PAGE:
Faith groups fill void as abstinence funds dry up
Associated Press
Saturday, January 23, 2010

NASHVILLE, Tenn. --- Jeiel Ballard and his girlfriend, both 16, were dressed up in their best attire, ready for a night of dancing and fun.

There were no close embraces or risque moves on the dance floor last Saturday to test chaperones. The "purity ball," sponsored by their Seventh-day Adventist Church, featured a vow to abstain from sex until marriage and offered tips on "appropriate" touching between the sexes.

"It's tough, but when you have sex at an early age it can become addictive," Jeiel said. "And when you get addicted ... it can lead you down the wrong path."

Expect to see more such events now that abstinence-only sex education programs have lost their federal government support, and churches and other religious groups are stepping in to keep the message alive.

"With funding being cut from the government, you're going to see more responsibility placed on churches in the community to carry this banner," said Michael Polite, the assistant pastor at Riverside Chapel Seventh-day Adventist Church in Nashville, which collaborated with other Adventist churches for the ball.

"And I think when we do our job, it will show the government this type of education is still necessary," he said.

THERE'S A MEASURE in the U.S. Senate to restore about $50 million to abstinence education, but its passage is uncertain and it would restore funding to less than half of what it had been under the Bush administration.

One advantage of not using federal money is more freedom and creativity. At the purity ball, Polite uses ballroom dancing as the platform to teach teens how to interact without being tempted.

A dance instructor showed "how a woman should be touched, how a man should be touched" without being sexual, Polite said.

"It doesn't have to be any of the dirty bumping and grinding," said James Brothers, an instructor at Dance World of Nashville. "It's just a great way to express yourself and really enjoy it, while still being classy at the same time."

Mathew Staver, the founder of Liberty Counsel, which for five years has promoted a national Day of Purity for teens, said depending on private money could benefit the abstinence message.

"I think people are able to participate and understand the importance, and then you don't have the government purse strings attached where it's on today and off tomorrow," Staver said. "People ... will take ownership of it."

Gianna Snell organized a purity ball for teenagers at her church in Lexington, Ky. Snell said she and her husband are proof that people can wait until marriage -- they abstained from sex during their two-year courtship.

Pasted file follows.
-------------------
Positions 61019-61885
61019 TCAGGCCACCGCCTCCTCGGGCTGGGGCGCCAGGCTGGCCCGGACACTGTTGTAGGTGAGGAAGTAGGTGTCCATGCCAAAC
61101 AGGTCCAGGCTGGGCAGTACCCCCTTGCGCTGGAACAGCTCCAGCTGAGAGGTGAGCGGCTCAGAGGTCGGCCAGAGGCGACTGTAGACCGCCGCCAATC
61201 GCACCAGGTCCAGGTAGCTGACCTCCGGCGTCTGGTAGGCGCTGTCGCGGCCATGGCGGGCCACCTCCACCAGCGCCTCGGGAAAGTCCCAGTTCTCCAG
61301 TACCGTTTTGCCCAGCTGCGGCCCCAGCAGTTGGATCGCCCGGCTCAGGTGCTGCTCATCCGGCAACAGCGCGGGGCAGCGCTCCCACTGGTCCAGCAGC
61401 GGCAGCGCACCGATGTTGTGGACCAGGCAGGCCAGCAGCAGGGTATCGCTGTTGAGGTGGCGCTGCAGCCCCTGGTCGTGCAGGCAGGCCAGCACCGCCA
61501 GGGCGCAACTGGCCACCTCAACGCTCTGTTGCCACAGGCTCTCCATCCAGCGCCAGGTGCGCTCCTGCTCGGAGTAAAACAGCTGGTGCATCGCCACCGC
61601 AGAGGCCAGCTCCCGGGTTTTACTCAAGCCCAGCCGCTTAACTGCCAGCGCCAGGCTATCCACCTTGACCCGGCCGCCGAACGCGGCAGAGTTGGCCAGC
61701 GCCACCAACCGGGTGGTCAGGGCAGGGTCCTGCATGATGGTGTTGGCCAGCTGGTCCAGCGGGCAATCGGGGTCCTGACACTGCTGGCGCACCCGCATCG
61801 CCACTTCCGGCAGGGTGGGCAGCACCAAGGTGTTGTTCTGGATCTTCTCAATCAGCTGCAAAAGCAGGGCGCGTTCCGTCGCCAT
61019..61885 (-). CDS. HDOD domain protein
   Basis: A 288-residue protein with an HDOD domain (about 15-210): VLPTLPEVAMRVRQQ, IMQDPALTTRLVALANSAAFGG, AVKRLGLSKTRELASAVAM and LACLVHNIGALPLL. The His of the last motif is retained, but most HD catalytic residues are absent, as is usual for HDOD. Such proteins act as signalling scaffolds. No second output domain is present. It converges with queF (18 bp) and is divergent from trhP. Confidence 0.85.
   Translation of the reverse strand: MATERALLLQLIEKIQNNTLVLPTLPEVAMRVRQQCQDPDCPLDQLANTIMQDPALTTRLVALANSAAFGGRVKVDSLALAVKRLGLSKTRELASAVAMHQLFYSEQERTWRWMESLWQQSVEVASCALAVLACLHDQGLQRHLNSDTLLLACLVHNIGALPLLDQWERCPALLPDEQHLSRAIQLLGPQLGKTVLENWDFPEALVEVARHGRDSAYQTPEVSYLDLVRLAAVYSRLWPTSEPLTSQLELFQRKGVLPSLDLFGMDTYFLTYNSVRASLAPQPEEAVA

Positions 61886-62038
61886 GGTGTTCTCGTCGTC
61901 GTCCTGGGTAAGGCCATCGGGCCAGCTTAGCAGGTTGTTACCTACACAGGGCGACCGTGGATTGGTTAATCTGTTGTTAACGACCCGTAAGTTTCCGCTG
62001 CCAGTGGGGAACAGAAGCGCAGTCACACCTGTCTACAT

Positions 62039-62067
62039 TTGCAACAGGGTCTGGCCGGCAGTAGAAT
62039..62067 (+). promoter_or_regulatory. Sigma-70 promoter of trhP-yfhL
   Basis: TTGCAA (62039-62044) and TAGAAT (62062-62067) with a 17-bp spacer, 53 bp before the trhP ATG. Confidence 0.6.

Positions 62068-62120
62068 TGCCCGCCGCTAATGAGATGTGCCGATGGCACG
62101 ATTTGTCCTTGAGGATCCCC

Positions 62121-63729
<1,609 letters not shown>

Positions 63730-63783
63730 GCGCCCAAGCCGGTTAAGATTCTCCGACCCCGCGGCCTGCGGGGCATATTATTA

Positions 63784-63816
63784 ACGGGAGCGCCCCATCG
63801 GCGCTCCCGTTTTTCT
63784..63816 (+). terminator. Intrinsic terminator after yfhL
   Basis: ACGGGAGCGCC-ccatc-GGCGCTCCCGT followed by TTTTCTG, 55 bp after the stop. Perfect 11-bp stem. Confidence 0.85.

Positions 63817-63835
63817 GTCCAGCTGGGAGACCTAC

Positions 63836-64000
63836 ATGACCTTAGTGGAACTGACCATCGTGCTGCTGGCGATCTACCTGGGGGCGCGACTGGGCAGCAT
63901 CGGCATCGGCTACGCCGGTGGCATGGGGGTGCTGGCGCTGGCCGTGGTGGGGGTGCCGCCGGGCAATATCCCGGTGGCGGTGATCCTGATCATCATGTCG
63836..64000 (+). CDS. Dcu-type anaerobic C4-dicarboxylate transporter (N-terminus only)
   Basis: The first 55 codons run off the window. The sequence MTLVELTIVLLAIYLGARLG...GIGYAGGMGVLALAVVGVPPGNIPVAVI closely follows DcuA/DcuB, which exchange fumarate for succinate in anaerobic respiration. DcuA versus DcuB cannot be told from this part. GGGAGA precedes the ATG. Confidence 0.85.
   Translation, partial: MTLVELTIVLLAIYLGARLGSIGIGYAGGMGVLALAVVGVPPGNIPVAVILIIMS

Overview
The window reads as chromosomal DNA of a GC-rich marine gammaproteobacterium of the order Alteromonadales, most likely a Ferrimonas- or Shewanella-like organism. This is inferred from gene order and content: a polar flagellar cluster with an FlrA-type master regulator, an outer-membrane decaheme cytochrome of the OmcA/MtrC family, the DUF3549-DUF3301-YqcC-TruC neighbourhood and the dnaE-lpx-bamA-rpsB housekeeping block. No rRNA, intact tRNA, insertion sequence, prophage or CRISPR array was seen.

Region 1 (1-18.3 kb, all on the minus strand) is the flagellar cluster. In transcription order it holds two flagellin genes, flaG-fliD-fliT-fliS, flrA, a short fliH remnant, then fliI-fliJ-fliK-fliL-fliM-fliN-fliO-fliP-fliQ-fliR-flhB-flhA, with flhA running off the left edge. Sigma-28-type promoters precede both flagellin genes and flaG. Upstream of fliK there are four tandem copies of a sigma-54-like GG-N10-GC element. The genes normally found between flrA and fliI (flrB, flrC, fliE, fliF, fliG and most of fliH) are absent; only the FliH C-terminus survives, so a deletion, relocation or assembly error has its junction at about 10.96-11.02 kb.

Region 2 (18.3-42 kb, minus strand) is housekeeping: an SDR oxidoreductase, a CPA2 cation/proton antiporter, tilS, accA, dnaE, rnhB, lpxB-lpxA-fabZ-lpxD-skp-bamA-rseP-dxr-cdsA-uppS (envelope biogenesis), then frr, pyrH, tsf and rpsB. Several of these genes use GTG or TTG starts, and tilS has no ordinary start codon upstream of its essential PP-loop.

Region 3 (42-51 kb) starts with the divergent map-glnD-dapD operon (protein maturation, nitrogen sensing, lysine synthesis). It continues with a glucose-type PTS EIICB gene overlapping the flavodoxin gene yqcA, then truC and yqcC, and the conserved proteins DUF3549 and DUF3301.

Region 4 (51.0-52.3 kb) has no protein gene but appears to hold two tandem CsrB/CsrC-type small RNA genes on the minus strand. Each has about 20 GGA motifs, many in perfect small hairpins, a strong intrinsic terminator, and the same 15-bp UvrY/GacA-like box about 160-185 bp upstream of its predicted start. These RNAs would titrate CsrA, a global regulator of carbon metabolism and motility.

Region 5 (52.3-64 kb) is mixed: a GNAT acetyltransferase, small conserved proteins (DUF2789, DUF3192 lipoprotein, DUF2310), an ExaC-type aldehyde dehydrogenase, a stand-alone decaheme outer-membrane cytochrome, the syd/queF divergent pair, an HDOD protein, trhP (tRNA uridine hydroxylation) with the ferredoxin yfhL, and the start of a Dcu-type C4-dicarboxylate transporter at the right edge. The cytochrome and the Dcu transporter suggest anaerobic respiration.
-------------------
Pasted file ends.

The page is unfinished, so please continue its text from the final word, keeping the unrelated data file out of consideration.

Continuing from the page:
"At times, it was tough," Snell said. "I had someone who had the same goal, and we both made that commitment to each other once we started dating."

Jason Burtt directs a nondenominational group called Silver Ring Thing based outside Pittsburgh that uses comedy, drama, music videos and testimonies to promote abstinence in events each year around the country.

"We try to relate to students on the level and the forms of communication they deal with every day, and just talk to them about the realities of sexual activity," said Burtt, who estimates the group reached about 60,000 students and parents in 2009.

REGARDLESS OF WHERE the message comes from, critics of abstinence-only programs say there's no solid evidence they work.

President Obama's budget approves $114 million for a new "teenage pregnancy prevention" initiative that will fund only programs having evidence of success. Supporters cite data to back their argument that abstinence-only programs can be beneficial.

According to the Health Department in Hamilton County, Tenn., teen pregnancy in Chattanooga has decreased by 72 percent, and On Point Executive Director Lesley Scearce said her program -- founded in 1991 -- has played a major role in that.

"Part of the danger in the cuts is that we're seeing incredible outcomes," said Scearce, whose program will lose $564,000 a year -- 40 percent of its budget. "This funding has allowed us to be a consistent educational presence ... and we've been able to do it through the schools."

Valerie Huber, the executive director of the National Abstinence Education Association, pointed to a study in Virginia that showed students who took part in abstinence programs were about half as likely to initiate sex as their peers.

She said more than 130 programs around the country -- serving roughly 1.5 million youths -- will be affected by the cut.

From the Saturday, January 23, 2010 edition of the Augusta Chronicle
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